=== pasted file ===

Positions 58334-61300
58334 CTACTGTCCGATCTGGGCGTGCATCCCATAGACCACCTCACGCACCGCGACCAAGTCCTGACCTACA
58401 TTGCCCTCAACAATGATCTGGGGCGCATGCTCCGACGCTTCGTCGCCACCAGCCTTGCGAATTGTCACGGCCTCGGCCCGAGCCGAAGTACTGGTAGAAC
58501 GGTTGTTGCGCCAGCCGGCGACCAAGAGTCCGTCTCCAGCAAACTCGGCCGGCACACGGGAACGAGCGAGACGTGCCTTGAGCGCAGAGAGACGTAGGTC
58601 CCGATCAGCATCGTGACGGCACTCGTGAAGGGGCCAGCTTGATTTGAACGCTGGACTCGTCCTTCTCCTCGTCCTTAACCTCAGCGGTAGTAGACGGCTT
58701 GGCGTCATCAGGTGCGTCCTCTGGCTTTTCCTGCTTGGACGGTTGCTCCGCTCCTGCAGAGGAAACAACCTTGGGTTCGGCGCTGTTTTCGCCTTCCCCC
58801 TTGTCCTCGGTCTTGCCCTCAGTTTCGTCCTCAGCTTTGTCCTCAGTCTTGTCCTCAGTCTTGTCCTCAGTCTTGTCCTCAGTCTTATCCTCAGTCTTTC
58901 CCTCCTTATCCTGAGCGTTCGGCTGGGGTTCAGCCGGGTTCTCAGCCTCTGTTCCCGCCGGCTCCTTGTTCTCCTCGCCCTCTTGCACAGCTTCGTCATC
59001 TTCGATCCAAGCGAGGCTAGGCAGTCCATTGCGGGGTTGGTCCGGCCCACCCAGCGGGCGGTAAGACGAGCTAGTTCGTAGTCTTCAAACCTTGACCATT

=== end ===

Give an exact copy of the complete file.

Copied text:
Positions 58334-61300
58334 CTACTGTCCGATCTGGGCGTGCATCCCATAGACCACCTCACGCACCGCGACCAAGTCCTGACCTACA
58401 TTGCCCTCAACAATGATCTGGGGCGCATGCTCCGACGCTTCGTCGCCACCAGCCTTGCGAATTGTCACGGCCTCGGCCCGAGCCGAAGTACTGGTAGAAC
58501 GGTTGTTGCGCCAGCCGGCGACCAAGAGTCCGTCTCCAGCAAACTCGGCCGGCACACGGGAACGAGCGAGACGTGCCTTGAGCGCAGAGAGACGTAGGTC
58601 CCGATCAGCATCGTGACGGCACTCGTGAAGGGGCCAGCTTGATTTGAACGCTGGACTCGTCCTTCTCCTCGTCCTTAACCTCAGCGGTAGTAGACGGCTT
58701 GGCGTCATCAGGTGCGTCCTCTGGCTTTTCCTGCTTGGACGGTTGCTCCGCTCCTGCAGAGGAAACAACCTTGGGTTCGGCGCTGTTTTCGCCTTCCCCC
58801 TTGTCCTCGGTCTTGCCCTCAGTTTCGTCCTCAGCTTTGTCCTCAGTCTTGTCCTCAGTCTTGTCCTCAGTCTTGTCCTCAGTCTTATCCTCAGTCTTTC
58901 CCTCCTTATCCTGAGCGTTCGGCTGGGGTTCAGCCGGGTTCTCAGCCTCTGTTCCCGCCGGCTCCTTGTTCTCCTCGCCCTCTTGCACAGCTTCGTCATC
59001 TTCGATCCAAGCGAGGCTAGGCAGTCCATTGCGGGGTTGGTCCGGCCCACCCAGCGGGCGGTAAGACGAGCTAGTTCGTAGTCTTCAAACCTTGACCATT